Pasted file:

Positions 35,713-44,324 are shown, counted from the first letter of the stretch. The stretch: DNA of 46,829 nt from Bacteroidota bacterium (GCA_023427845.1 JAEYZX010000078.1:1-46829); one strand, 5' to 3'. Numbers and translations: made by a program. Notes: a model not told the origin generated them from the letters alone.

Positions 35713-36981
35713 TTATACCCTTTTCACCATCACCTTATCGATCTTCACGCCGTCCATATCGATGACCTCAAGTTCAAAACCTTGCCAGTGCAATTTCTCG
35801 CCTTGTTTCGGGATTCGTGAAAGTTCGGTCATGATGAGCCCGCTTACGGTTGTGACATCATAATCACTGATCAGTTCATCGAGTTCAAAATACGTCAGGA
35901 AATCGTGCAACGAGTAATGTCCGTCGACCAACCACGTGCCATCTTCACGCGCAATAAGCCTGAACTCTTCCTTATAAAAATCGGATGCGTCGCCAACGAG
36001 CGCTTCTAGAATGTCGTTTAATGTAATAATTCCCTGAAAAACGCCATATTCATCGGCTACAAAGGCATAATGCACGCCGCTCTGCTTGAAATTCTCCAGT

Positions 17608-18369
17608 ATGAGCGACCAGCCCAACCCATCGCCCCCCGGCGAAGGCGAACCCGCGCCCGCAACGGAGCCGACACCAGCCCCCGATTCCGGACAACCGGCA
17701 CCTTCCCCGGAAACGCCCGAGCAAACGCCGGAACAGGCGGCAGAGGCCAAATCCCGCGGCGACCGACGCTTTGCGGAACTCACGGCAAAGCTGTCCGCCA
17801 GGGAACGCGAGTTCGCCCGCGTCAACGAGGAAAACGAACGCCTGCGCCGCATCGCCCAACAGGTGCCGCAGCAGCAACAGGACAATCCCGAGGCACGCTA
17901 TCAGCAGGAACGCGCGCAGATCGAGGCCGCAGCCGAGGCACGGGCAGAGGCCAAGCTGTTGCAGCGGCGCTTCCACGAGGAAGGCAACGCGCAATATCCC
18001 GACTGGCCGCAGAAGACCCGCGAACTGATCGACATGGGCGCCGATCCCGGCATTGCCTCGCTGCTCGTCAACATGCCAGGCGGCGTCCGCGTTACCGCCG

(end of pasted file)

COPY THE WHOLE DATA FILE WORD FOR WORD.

Positions 35,713-44,324 are shown, counted from the first letter of the stretch. The stretch: DNA of 46,829 nt from Bacteroidota bacterium (GCA_023427845.1 JAEYZX010000078.1:1-46829); one strand, 5' to 3'. Numbers and translations: made by a program. Notes: a model not told the origin generated them from the letters alone.

Positions 35713-36981
35713 TTATACCCTTTTCACCATCACCTTATCGATCTTCACGCCGTCCATATCGATGACCTCAAGTTCAAAACCTTGCCAGTGCAATTTCTCG
35801 CCTTGTTTCGGGATTCGTGAAAGTTCGGTCATGATGAGCCCGCTTACGGTTGTGACATCATAATCACTGATCAGTTCATCGAGTTCAAAATACGTCAGGA
35901 AATCGTGCAACGAGTAATGTCCGTCGACCAACCACGTGCCATCTTCACGCGCAATAAGCCTGAACTCTTCCTTATAAAAATCGGATGCGTCGCCAACGAG
36001 CGCTTCTAGAATGTCGTTTAATGTAATAATTCCCTGAAAAACGCCATATTCATCGGCTACAAAGGCATAATGCACGCCGCTCTGCTTGAAATTCTCCAGT

Positions 17608-18369
17608 ATGAGCGACCAGCCCAACCCATCGCCCCCCGGCGAAGGCGAACCCGCGCCCGCAACGGAGCCGACACCAGCCCCCGATTCCGGACAACCGGCA
17701 CCTTCCCCGGAAACGCCCGAGCAAACGCCGGAACAGGCGGCAGAGGCCAAATCCCGCGGCGACCGACGCTTTGCGGAACTCACGGCAAAGCTGTCCGCCA
17801 GGGAACGCGAGTTCGCCCGCGTCAACGAGGAAAACGAACGCCTGCGCCGCATCGCCCAACAGGTGCCGCAGCAGCAACAGGACAATCCCGAGGCACGCTA
17901 TCAGCAGGAACGCGCGCAGATCGAGGCCGCAGCCGAGGCACGGGCAGAGGCCAAGCTGTTGCAGCGGCGCTTCCACGAGGAAGGCAACGCGCAATATCCC
18001 GACTGGCCGCAGAAGACCCGCGAACTGATCGACATGGGCGCCGATCCCGGCATTGCCTCGCTGCTCGTCAACATGCCAGGCGGCGTCCGCGTTACCGCCG